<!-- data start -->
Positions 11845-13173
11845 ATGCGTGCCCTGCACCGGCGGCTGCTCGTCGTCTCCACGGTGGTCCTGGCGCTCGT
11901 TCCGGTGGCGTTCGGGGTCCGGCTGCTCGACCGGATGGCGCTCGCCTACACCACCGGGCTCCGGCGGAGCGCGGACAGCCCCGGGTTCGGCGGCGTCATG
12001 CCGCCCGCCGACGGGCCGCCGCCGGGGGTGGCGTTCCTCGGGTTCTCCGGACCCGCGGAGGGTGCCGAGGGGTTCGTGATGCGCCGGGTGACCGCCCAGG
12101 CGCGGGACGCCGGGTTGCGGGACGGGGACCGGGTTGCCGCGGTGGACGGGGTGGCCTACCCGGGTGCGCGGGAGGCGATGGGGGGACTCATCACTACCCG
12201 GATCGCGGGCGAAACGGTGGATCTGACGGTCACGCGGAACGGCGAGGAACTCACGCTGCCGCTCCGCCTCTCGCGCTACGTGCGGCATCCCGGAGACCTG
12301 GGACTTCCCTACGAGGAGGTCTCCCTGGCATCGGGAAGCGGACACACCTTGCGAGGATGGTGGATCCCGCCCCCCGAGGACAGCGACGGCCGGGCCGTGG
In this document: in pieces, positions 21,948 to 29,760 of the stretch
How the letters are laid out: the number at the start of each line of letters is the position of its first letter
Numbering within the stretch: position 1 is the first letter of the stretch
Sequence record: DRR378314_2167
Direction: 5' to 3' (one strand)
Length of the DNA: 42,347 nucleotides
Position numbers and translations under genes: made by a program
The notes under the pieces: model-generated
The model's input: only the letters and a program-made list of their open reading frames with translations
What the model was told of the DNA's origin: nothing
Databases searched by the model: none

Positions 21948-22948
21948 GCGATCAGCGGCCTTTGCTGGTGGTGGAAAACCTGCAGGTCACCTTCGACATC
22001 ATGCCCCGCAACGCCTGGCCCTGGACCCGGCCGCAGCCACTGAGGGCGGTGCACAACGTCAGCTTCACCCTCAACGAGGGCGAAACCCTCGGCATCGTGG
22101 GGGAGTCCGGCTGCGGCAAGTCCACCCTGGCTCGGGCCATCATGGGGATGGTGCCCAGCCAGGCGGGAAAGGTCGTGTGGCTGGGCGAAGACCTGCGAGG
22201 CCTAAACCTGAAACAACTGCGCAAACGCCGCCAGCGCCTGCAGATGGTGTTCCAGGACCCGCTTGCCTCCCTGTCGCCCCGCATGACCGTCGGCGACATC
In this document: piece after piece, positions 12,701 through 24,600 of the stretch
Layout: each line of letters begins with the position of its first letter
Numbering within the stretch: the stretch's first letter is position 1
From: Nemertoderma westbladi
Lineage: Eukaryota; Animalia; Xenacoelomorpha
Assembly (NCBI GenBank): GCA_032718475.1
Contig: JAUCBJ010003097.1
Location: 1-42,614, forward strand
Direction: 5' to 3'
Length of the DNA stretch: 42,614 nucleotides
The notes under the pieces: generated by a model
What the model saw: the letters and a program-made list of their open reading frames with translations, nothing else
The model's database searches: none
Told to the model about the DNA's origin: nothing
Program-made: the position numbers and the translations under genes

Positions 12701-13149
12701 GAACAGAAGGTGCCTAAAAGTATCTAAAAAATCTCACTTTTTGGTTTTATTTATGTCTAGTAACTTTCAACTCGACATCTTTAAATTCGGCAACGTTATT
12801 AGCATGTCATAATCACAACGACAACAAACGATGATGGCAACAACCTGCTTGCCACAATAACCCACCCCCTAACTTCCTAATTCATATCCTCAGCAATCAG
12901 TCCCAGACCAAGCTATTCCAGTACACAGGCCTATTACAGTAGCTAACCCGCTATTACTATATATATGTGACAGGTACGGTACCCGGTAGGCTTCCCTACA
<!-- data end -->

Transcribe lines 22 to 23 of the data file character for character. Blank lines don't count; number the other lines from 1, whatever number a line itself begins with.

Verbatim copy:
22101 GGGAGTCCGGCTGCGGCAAGTCCACCCTGGCTCGGGCCATCATGGGGATGGTGCCCAGCCAGGCGGGAAAGGTCGTGTGGCTGGGCGAAGACCTGCGAGG
22201 CCTAAACCTGAAACAACTGCGCAAACGCCGCCAGCGCCTGCAGATGGTGTTCCAGGACCCGCTTGCCTCCCTGTCGCCCCGCATGACCGTCGGCGACATC